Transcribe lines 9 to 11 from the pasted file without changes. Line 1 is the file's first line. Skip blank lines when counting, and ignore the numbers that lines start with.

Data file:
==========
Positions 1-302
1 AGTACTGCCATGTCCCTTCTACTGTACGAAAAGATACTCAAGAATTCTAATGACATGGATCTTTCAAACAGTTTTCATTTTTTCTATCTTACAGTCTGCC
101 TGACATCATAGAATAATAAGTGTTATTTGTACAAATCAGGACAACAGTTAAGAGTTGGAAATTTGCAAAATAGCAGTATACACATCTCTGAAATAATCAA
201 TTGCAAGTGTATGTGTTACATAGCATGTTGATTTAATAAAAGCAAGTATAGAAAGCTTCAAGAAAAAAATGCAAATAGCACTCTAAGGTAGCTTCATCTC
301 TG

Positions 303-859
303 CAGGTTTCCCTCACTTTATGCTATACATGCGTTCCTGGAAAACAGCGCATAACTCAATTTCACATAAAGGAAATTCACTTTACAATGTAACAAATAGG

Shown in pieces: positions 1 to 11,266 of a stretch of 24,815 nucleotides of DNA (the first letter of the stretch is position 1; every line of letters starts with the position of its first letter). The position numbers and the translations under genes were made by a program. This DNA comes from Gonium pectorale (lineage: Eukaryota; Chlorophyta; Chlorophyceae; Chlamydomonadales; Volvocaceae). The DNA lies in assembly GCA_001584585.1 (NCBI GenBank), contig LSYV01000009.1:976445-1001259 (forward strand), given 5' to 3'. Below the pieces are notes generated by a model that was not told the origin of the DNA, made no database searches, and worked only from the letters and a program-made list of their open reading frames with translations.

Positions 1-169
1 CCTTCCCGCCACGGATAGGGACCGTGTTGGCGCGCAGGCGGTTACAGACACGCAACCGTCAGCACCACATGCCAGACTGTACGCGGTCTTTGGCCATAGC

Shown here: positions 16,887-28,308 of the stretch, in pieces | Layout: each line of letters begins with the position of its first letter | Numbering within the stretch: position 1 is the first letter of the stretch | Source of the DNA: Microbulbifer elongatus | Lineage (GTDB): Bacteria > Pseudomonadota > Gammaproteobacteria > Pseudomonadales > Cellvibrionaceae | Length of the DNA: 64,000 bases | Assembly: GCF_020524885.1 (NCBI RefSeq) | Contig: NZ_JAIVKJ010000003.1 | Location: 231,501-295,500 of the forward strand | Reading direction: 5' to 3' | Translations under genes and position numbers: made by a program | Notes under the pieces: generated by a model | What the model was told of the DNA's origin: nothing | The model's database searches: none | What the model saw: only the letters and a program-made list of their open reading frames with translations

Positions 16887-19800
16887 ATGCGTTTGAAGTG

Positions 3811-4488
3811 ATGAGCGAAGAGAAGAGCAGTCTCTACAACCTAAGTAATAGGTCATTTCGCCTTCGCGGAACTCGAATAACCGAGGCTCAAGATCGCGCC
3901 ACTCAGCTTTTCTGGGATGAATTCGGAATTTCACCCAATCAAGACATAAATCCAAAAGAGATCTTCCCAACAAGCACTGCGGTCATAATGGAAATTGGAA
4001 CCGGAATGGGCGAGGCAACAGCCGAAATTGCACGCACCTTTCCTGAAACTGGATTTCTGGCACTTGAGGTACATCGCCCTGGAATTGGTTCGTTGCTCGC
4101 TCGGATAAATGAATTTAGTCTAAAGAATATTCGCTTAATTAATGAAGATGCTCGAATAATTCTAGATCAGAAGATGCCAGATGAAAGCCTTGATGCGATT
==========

Positions 1-169
1 CCTTCCCGCCACGGATAGGGACCGTGTTGGCGCGCAGGCGGTTACAGACACGCAACCGTCAGCACCACATGCCAGACTGTACGCGGTCTTTGGCCATAGC

Shown here: positions 16,887-28,308 of the stretch, in pieces | Layout: each line of letters begins with the position of its first letter | Numbering within the stretch: position 1 is the first letter of the stretch | Source of the DNA: Microbulbifer elongatus | Lineage (GTDB): Bacteria > Pseudomonadota > Gammaproteobacteria > Pseudomonadales > Cellvibrionaceae | Length of the DNA: 64,000 bases | Assembly: GCF_020524885.1 (NCBI RefSeq) | Contig: NZ_JAIVKJ010000003.1 | Location: 231,501-295,500 of the forward strand | Reading direction: 5' to 3' | Translations under genes and position numbers: made by a program | Notes under the pieces: generated by a model | What the model was told of the DNA's origin: nothing | The model's database searches: none | What the model saw: only the letters and a program-made list of their open reading frames with translations